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{{#invoke:Hatnote|hatnote}} {{ safesubst:#invoke:Unsubst||$N=Use dmy dates |date=__DATE__ |$B= }} Joseph "Galway Joe" Dolan (1942 – 7 January 2008) was an Irish musician, songwriter and artist. Known as "Galway Joe" to distinguish him from Joe Dolan of Mullingar, he was born in Galway, County Galway, Ireland.

Dolan was an arts student in Dublin before becoming involved in the Irish showbands of the 1960s, playing guitar with The Capitol Showband and The Swingtime Aces.<ref name="capp">{{#invoke:citation/CS1|citation |CitationClass=web }}</ref><ref name="send">{{#invoke:citation/CS1|citation |CitationClass=book }}</ref>

He is best known as one of the three founding members, together with Andy Irvine and Johnny Moynihan, of the highly influential folk group Sweeney's Men, which was formed in Galway in May 1966; Dolan also chose the group's name. Sweeney's Men invigorated the Irish folk scene, and had an unexpected Irish top 10 hit with "Old Maid in the Garret" in 1967.<ref>Irish Folk, Trad and Blues: A Secret History, Colin Harper and Trevor Hodgett, 2005</ref>

The week "Old Maid in the Garret" was in the Top Ten, Dolan left the band to go to Israel with the intention of taking part in the Six-Day War. Later on, Des Kelly—Sweeney's Men's manager—joked that Dolan had arrived on the seventh day,<ref name="O'Toole">{{#invoke:citation/CS1|citation |CitationClass=book }}</ref>:72 "but it took him a year to get down there".<ref name="Moore">{{#invoke:citation/CS1|citation |CitationClass=book }}</ref>:91 He wrote the song "The Trip to Jerusalem" about his journey there, which was later recorded by Christy Moore in 1978 on the album The Iron Behind the Velvet.<ref name="Moore"/>:90–91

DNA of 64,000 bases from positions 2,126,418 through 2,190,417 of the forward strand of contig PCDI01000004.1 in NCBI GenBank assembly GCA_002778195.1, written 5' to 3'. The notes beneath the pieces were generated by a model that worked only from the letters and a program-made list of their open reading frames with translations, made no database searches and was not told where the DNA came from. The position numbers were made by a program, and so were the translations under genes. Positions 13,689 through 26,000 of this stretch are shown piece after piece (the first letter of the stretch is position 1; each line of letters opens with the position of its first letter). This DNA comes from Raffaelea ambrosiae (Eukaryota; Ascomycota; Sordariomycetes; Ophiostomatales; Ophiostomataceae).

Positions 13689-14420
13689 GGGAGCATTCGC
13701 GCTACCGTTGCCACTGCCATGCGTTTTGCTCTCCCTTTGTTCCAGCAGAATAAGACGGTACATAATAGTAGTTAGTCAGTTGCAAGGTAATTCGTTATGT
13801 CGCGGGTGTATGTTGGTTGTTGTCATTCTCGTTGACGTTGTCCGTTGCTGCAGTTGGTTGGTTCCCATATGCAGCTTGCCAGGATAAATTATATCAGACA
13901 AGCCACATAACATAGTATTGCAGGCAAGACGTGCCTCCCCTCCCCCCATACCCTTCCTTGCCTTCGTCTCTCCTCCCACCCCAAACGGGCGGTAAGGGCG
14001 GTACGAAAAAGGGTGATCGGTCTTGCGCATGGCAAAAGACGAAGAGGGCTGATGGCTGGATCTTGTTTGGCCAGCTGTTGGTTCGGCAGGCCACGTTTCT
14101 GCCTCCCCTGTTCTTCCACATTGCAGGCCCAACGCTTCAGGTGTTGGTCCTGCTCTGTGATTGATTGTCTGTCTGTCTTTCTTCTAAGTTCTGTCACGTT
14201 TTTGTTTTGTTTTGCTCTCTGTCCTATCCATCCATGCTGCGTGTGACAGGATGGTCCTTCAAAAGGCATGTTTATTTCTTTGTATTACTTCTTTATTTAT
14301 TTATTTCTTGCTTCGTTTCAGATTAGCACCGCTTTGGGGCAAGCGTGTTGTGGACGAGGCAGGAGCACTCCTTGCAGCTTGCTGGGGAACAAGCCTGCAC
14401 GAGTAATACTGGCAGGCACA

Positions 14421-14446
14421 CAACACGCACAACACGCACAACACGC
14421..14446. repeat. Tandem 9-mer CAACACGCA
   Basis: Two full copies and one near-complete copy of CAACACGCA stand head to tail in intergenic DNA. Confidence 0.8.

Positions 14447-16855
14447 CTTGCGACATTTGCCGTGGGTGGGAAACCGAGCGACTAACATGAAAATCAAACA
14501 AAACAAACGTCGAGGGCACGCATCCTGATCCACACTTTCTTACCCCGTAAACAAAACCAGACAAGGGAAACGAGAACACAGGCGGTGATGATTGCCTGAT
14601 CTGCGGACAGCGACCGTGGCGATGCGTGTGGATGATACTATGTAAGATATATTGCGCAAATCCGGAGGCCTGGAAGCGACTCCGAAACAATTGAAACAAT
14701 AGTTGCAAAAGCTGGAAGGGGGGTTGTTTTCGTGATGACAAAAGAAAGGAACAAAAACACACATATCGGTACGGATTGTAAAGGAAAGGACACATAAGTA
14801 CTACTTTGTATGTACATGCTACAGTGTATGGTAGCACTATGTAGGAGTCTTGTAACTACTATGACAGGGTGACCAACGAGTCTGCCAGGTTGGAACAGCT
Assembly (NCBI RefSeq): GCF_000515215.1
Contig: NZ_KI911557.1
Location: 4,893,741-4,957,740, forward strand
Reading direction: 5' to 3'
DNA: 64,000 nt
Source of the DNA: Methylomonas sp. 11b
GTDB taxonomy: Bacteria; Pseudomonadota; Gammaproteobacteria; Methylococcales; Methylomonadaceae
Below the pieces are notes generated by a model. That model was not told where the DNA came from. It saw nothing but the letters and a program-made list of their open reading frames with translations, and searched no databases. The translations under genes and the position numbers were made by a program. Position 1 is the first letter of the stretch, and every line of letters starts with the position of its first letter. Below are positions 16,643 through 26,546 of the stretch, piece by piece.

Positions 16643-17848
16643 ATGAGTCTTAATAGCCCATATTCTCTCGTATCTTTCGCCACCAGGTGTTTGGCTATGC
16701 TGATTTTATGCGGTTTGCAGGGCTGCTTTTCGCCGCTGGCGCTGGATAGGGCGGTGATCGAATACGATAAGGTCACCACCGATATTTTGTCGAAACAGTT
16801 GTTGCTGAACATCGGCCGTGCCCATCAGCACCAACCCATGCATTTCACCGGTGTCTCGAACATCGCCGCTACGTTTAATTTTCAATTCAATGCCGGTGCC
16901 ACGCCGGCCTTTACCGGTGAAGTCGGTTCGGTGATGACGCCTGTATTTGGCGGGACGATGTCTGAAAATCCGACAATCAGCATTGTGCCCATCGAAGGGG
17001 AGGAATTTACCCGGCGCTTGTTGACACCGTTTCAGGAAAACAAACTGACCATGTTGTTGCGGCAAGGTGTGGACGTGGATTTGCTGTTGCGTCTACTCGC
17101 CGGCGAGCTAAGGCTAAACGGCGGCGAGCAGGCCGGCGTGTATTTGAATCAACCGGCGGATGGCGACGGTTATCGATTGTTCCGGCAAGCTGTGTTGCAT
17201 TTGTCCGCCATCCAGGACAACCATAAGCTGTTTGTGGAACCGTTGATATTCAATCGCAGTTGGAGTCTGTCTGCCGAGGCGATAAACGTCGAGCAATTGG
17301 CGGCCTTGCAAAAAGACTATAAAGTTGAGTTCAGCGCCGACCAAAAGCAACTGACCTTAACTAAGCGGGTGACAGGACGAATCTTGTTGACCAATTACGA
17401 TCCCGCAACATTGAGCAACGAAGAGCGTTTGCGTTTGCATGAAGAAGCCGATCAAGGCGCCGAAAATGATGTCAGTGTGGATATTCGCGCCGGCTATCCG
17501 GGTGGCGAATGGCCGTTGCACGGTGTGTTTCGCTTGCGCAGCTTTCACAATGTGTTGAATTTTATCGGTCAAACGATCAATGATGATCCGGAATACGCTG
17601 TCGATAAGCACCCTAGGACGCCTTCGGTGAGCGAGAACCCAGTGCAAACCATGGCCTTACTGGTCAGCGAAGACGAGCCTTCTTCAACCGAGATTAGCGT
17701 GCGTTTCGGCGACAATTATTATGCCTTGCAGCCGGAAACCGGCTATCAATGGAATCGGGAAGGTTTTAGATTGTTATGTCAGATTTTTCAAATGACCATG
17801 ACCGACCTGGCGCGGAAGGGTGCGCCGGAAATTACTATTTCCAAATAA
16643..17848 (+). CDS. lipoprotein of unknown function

In that album's sleeve notes, Moore quoted Dolan's explanation of the genesis of the song:

I wrote this song in my salad days (back in 1965) [sic] when I worked on an archeological expedition to Masada in the Negev desert. I was on general duty on top of the mountain with a walkie-talkie and a weapon and the temperature was about 120 degress in the shade. I was thinking of how I'd got there.

—Sleeve notes from The Iron Behind the Velvet.<ref name="MooreIron">Sleeve notes from The Iron Behind the Velvet, Tara Records, TARA 2002, 1978.</ref>

His song "The Foxy Devil" was also recorded by Moore on the same album. The Dubliners covered "Nelson's Farewell", which was a hit in Ireland, and the trio Ardvarna released a beautiful version of "Mayfly Days".<ref>{{#invoke:citation/CS1|citation |CitationClass=web }}</ref>

Dolan subsequently dropped professional music in favour of painting, but continued to compose robust, bitter-sweet songs, and would pass on tapes to anyone who was interested; he also continued to play in local sessions.

Dolan died of cancer in January 2008, survived by his son Andy and sister Chris. His autobiography, Lost Miles and Broken Strings, has not yet been published.


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